Why Jujutsu? There are many martial arts from across the globe; some of a ‘hard’ style, while others ‘soft’, most being oriental in origin but not all. Some have evolved into combat sports; others remain very traditional in their philosophy and practice. Jujutsu has the advantage of being all these things – in its traditional Japanese form Jujutsu is a system of self-defence first created by the Samurai for the battlefields of Feudal Japan. In its modern form it has been exported across the globe namely to Brazil where it was adapted to become a ground based form of submission fighting. Judo and Aikido can also both claim to be modern evolutions of Jujutsu, Jigoro Kano founder of Judo originally calling his system Kano Jujutsu.

Jujutsu has a long and rich heritage being primarily a form of unarmed self-defence against an armed attacker. Due to the nature of Feudal warfare blocks and strikes were ineffective and unpractical for the battlefield, so the Samurai employed throws and joint locks/manipulation in order to unarm their attackers. Thus in Japanese the word Jujutsu means the gentle art, or the art of yielding. It is the latter definition that has captured my imagination and inspired me to practice Jujutsu. It is the philosophy of yielding that I find so powerful. To some people ‘yielding’ sounds like weakness and they may consider Jujutsu ineffective for this reason. But Jujutsu’s strength lies in this principle and its techniques and mechanics are all based on this central concept – it is the axis upon which Jujutsu operates. When one learns how to take someone’s posture and destroy a person’s balance then all strength is negated. Whether it is traditional Jujutsu, Aikido, Judo or Brazilian Jiu-Jitsu all these arts are variations based on the same principles. Therefore this blog is not just about Aiki-Jujutsu - the particular style of Jujutsu I study - but about all things Jujutsu related.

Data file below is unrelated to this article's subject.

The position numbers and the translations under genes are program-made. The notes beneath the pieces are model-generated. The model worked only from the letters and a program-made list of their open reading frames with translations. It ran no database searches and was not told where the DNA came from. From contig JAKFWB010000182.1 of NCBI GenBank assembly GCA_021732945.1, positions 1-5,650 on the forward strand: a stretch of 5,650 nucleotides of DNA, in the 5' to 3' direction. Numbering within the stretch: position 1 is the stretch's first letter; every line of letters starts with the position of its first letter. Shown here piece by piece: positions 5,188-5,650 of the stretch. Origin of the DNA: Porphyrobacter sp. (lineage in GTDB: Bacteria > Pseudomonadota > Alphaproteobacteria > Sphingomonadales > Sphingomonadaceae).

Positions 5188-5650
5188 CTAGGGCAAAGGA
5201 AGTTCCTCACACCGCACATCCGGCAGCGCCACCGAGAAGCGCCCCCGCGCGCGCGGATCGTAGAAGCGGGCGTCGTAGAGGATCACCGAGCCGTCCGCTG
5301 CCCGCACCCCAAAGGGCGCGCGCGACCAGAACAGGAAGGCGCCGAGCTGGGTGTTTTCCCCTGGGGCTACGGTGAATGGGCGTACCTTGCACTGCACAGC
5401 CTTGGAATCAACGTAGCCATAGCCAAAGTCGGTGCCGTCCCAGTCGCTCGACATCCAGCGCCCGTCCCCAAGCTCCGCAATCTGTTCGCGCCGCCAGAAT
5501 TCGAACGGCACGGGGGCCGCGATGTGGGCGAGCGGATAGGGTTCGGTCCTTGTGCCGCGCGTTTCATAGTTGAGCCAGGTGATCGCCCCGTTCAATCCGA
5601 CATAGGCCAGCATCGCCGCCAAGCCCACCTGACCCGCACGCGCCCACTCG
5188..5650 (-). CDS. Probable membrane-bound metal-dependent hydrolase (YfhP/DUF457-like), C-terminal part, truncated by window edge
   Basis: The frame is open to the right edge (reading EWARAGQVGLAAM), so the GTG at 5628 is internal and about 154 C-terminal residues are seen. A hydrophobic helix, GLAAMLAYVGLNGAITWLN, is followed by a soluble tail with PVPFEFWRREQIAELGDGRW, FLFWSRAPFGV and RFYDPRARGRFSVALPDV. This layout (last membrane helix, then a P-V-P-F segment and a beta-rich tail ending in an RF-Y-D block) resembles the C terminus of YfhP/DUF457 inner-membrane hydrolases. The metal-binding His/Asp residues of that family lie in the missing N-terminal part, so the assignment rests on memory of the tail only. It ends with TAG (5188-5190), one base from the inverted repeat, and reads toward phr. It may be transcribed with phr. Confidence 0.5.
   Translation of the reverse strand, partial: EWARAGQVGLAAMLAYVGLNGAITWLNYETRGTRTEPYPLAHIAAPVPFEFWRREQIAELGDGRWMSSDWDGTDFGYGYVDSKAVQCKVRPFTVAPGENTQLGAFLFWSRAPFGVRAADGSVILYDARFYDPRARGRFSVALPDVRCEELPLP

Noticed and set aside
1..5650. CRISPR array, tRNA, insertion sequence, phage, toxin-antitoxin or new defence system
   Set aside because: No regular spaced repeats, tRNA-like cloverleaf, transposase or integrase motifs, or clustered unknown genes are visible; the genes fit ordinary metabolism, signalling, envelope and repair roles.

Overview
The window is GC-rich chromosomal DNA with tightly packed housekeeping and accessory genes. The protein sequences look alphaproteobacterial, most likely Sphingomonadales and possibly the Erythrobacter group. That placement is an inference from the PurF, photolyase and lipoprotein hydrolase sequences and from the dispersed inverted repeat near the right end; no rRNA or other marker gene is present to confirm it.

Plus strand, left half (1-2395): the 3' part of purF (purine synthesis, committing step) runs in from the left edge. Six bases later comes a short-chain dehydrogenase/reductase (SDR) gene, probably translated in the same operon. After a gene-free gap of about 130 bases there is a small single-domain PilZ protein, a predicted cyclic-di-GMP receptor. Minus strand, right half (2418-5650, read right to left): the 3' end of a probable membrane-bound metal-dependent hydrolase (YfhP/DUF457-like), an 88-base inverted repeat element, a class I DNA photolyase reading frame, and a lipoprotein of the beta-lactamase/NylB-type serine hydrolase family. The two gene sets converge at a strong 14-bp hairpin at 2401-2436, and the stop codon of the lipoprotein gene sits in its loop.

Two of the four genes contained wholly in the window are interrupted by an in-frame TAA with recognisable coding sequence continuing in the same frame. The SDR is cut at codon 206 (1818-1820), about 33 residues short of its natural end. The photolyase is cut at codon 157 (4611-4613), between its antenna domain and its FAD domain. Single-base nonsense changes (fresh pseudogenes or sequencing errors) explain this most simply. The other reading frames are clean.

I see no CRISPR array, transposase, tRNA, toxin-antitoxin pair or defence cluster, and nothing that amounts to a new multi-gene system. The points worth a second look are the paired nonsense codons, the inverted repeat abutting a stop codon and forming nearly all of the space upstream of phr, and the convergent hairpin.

I am currently a Green belt in Aiki-Jujutsu. Much time and ink could be spent defining what Aiki is and how it relates to Jujutsu, maybe someday I will write a more thorough blog exploring the connection between the two, but for now a short introduction will suffice. Aiki-Jujutsu is a traditional form of Jujutsu that was created by the Samurai of the Minamoto clan in the 11th Century. Due to the social structure of Feudal Japan Samurai were divided into clans, each clan usually developing its own form of Jujutsu to be used on the battlefield. These forms were taught secretly to each member of the Samurai clan – the master passing on the art to his student. These forms later formed the different schools. The oldest school (or in Japanese ‘Ryu’) of Aiki-Jujutsu is Daito-Ryu. Later in the 20th century two other influential forms of Aiki-Jujutsu were developed: Hakko Ryu and Aikido. Aikido founder Morihei Ueshiba was a Daito-Ryu Aiki-Jujutsu master who, influenced by his Shinto beliefs, decided to create his own style developing the Aiki techniques further. But it was the Hakko-Ryu system, created by Okuyama Ryuho that remained truest to the traditional Daito-Ryu system of Aiki-Jujutsu. It is the Hakko-Ryu system that my Aiki-Jujutsu is based on. Thus Hakko-Ryu can be considered a modern form of a traditional art. In look and practice it is very traditional compared to Judo or BJJ.

I do not claim to be an expert just a dedicated student. There will be times when I make mistakes, but we all have to learn from our mistakes. So whether you are a Jujutsuka on your own Jujutsu journey or are just interested in martial arts I hope this blog will inform and inspire you.